I found this birdhouse with a cracked roof in with the "defect" merchandise at Michaels. I bought it because it was really cheap and I figured with some wood filler it would be good as new and a great project for my five-year old. And by my five-year old, I mean me.
And I -- I mean, E-Man -- was really excited to paint this birdhouse. He would have started as soon as he stepped foot in our house if I had let him. But somehow I convinced him (not without a great amount of cajoling) to wait so that we could get the right kind of paint. Not to mention the fact that it was about 9:00 by the time we got home . . .
We went to Lowe's a couple of days later and with the help of a very nice lady in the paint section, we had everything we needed for the project. Now it was really "game on" for the birdhouse but I had to work the next day so painting would have to wait . . . except that E-Man was hatching a plan.
"Mommy, I'm sure I can take it to Mama Jo and Papa's. Papa would love to do it with me."
"But honey, I don't have a paintbrush for you yet. I'm going to have to look around at home for one."
"I'm sure Papa has one I can use . . ." and so on. I think I tried some other stall tactics but in the end I conceded.
"All right, but you need to understand, Papa might not be able to do it today because he has G-Man too."
"Okay Mommy, okay, I understand."
When I got to my in-laws to pick up the boys that evening Papa had indeed been able to facilitate the birdhouse painting. E-Man was so excited to show it to me and I told him it was beautiful. The paint wasn't quite dry so we left the birdhouse and I promised Ethan we would pick it up the next day.
Upon closer inspection I realized the, ahem, unique artistic method with which E-Man had painted the birdhouse. Two sides were teal green and two were off-white. The roof was brown with an off-white chimney painted teal green on the inside. Some parts weren't completely painted. As I looked at it at home, I saw everything I wanted to "fix" about the paint job, everything I felt was wrong.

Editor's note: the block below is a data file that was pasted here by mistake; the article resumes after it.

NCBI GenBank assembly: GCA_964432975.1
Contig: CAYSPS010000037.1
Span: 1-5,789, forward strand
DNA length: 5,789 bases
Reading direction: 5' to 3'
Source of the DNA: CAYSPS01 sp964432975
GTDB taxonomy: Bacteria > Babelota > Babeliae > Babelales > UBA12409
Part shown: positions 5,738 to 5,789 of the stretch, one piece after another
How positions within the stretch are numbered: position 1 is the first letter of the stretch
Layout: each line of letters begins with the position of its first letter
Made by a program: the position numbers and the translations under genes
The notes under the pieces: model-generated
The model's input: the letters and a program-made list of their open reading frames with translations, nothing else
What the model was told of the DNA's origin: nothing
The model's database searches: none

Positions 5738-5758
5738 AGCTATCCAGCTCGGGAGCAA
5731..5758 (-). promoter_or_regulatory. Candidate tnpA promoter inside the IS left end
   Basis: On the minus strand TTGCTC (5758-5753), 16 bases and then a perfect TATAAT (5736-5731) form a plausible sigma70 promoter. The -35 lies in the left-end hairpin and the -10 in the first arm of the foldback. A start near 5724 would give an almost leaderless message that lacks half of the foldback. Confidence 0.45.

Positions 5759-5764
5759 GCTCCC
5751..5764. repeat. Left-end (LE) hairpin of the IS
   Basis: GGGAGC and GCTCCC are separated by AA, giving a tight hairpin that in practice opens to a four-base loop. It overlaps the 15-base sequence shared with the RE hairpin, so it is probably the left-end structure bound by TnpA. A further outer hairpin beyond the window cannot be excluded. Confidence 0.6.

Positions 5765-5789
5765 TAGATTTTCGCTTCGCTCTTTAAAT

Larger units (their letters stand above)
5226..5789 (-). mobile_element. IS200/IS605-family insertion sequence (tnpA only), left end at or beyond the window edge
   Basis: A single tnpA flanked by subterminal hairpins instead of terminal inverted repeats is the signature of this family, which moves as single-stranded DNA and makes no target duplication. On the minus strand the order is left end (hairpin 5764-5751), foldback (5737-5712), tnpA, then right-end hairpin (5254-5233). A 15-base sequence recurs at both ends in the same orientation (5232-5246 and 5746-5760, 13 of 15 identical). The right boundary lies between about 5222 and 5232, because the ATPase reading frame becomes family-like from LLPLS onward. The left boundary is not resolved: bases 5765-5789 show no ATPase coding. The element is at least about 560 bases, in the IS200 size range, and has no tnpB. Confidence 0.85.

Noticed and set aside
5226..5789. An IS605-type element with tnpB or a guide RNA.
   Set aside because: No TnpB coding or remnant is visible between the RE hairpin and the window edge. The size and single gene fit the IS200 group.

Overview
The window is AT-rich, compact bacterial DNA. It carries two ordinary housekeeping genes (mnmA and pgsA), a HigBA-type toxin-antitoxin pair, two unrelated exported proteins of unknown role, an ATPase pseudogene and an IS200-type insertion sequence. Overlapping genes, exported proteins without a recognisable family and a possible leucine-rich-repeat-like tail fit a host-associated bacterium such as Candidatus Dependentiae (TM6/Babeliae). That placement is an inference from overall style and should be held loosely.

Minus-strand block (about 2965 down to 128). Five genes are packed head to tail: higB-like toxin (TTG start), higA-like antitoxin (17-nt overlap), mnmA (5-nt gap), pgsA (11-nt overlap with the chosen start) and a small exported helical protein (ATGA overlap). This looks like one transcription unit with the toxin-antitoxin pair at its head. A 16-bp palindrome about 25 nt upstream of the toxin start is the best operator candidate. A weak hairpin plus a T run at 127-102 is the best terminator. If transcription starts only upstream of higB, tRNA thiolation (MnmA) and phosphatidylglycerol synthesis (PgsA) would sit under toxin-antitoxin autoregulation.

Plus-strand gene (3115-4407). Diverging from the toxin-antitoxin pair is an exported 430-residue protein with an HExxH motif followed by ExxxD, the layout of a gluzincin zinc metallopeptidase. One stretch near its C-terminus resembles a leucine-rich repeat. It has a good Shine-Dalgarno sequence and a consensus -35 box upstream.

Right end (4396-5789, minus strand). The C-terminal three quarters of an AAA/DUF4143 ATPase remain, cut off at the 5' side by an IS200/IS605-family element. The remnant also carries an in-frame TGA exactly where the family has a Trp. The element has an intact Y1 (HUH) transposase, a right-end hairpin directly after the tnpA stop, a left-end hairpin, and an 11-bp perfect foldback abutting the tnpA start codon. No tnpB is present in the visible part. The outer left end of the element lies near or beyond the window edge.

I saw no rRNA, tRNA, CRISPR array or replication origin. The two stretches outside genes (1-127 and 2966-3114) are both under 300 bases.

And then I felt guilty.
It was just about all I could do not to get out a paintbrush and start touching up that birdhouse. It truly took almost every ounce of self-control I possess. But what purpose would that serve? What lesson would E-Man learn? It would break his heart.
I have this overwhelming desire to control and make "perfect" whatever I can. Let me tell you, perfectionism has its benefits, such as attention to detail, but overall I've found it to be more of a curse, a disease to which the cure remains elusive. What I concluded is that the birdhouse is a metaphor for so many things in life.
It is often difficult to look past flaws on the surface to discover the beauty and artistry right before our eyes. Beauty and art come in countless forms and rarely have the same meaning for individuals. And when things are laid bare, when they are vulnerable, sometimes we realize that those flaws really aren't as important as they might have seemed. They can be overlooked, filled in, healed.
It is only when we let go and look at things from a different perspective that their true value can be detected. Try it, you'll be surprised at the result.